Ridout Barron


There is no maximum temperature limit in the workplace

You do have a right to have a safe, comfortable workplace in Canada. You deserve not to be exposed to conditions that would put you in harm's way or that could cause physical problems. However, there is no law on the books at this time that sets a maximum limit for the temperature in your workplace.

This is true despite the fact that serious discomfort can be linked to certain temperature and relative humidity combinations, and excessive heat exposure can cause heat strokes, fainting, exhaustion, and similar issues.

Though no legislation has been passed, that does not mean that health and safety agencies don't monitor temperatures at all. They will typically use the Threshold Limit Values for Heat Stress when determining if there is a problem.

These limits, which were first established at the American Conference of Governmental Industrial Hygienists (ACGIH), look at heat stress indicators to go beyond the mere temperature in the workplace. Instead, they use the Wet Bulb Globe Temperature (WBGT) system. This looks at air movement, temperature, humidity and radiant heat.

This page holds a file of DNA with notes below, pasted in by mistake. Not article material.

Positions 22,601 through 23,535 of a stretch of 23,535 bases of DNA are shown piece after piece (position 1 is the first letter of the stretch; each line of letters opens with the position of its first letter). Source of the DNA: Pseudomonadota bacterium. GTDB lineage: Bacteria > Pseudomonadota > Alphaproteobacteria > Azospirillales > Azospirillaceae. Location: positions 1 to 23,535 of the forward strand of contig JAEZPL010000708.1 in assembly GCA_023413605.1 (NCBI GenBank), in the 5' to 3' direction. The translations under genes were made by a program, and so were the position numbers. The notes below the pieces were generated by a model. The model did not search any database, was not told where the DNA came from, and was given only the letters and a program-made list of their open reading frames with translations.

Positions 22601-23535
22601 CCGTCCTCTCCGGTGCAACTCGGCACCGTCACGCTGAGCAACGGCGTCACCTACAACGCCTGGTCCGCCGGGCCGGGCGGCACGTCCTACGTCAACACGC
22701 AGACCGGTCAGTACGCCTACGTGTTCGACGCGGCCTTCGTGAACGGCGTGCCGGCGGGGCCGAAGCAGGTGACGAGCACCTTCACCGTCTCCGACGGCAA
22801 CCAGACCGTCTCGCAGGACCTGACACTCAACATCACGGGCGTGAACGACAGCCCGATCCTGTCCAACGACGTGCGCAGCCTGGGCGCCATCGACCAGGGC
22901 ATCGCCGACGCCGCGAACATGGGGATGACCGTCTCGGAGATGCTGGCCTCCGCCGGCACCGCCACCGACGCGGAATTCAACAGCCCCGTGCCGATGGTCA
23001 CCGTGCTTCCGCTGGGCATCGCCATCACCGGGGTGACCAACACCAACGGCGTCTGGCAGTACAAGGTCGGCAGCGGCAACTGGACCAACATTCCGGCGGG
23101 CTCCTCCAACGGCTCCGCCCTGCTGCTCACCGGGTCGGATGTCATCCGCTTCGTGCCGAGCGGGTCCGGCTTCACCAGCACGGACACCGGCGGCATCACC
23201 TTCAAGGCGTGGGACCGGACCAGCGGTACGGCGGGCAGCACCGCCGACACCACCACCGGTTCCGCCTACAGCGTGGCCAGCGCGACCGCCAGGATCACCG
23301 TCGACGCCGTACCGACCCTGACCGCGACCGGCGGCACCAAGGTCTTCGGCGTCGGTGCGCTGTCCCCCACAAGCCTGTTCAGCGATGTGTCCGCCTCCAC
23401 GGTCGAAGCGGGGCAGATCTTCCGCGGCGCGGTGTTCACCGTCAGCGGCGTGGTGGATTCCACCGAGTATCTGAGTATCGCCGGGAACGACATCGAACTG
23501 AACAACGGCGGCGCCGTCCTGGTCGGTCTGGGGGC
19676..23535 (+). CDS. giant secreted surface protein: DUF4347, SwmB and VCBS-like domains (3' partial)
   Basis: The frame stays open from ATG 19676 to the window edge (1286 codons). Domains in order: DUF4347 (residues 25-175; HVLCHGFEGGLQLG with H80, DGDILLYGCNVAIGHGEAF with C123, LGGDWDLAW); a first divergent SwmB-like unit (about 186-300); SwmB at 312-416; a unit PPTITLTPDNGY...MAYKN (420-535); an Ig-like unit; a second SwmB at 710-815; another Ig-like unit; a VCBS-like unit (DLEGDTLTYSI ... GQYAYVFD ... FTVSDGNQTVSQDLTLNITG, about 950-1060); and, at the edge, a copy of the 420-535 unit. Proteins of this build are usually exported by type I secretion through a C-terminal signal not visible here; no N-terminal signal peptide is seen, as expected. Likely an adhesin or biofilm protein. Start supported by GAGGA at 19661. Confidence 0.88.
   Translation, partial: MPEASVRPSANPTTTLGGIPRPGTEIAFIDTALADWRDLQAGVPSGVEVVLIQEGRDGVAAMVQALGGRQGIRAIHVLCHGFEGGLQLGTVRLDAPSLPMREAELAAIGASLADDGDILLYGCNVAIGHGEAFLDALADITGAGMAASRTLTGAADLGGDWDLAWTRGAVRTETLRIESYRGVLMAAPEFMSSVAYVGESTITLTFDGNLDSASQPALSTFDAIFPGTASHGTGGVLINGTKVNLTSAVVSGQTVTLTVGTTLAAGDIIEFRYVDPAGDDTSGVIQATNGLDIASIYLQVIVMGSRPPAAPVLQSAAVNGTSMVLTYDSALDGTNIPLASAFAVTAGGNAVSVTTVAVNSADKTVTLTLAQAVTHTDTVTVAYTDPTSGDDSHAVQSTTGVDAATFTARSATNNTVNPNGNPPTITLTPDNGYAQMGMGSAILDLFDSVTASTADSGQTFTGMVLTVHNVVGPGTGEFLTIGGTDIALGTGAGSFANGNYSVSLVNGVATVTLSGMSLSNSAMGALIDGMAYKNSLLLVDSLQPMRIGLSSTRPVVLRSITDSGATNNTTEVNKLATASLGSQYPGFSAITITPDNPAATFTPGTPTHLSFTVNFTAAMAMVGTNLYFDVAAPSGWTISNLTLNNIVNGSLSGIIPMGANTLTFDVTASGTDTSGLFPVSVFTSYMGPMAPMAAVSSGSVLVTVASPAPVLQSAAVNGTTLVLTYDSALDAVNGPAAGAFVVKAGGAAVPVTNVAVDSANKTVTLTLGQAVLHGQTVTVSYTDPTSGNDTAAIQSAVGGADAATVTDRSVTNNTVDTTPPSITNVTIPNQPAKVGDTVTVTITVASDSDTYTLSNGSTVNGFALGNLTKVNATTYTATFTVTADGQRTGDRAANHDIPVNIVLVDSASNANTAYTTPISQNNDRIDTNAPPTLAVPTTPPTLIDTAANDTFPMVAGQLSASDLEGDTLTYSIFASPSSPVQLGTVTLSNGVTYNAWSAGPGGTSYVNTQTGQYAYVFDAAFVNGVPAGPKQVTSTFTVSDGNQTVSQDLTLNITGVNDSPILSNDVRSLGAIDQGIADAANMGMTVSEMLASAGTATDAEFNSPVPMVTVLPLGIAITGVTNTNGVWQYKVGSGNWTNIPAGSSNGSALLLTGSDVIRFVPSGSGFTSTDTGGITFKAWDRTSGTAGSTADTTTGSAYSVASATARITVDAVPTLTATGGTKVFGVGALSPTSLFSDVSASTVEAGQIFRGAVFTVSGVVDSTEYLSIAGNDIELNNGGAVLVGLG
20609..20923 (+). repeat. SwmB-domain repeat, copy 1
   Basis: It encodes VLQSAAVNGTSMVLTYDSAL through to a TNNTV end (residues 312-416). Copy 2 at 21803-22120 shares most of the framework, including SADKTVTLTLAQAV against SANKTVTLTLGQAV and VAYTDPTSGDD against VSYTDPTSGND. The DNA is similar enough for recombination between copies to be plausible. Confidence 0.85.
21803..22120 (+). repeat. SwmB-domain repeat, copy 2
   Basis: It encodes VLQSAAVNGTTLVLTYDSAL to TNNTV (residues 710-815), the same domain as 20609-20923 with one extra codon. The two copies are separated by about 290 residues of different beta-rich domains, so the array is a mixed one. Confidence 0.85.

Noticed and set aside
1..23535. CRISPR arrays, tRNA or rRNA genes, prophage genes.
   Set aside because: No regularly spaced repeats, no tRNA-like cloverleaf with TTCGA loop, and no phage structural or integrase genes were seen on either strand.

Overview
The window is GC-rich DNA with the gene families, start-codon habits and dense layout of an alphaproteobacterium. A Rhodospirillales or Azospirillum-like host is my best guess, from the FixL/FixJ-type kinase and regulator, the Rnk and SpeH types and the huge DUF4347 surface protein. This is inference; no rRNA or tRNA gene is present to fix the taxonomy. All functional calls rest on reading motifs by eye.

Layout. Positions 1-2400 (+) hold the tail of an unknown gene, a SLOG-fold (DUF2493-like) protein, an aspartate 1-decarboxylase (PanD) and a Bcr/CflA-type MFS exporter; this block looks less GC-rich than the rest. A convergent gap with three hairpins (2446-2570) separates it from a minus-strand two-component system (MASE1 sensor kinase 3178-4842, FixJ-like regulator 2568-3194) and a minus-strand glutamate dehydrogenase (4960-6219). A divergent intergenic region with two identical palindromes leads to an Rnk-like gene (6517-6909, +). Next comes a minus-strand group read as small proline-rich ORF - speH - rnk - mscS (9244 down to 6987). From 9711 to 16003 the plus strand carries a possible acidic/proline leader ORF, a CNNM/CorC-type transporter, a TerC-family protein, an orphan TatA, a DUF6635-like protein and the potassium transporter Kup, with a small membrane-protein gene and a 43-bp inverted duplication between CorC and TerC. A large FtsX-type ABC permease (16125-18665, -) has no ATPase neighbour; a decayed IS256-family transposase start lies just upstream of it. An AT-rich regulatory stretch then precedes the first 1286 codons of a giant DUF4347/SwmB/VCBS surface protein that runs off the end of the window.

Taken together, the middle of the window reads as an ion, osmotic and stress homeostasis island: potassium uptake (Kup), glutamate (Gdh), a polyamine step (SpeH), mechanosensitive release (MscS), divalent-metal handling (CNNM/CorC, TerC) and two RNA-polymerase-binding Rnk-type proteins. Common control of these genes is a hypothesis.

The value of these other indicators depends on the job. For example, it may feel far too hot in a humid warehouse, but workers in the same temperature zone may not have problems if working outside with cool air movement. The system takes this into account and acknowledges that not all work environments in Alberta are the same.

So, with or without legislation setting a determined maximum temperature, it is clear that workers are not supposed to be exposed to dangerous conditions. If you have been or are facing related issues -- like discrimination after asking for changes -- be sure to look into your legal options.

Source: CCOHS, "OSH Answers Fact Sheets," accessed Aug. 24, 2016

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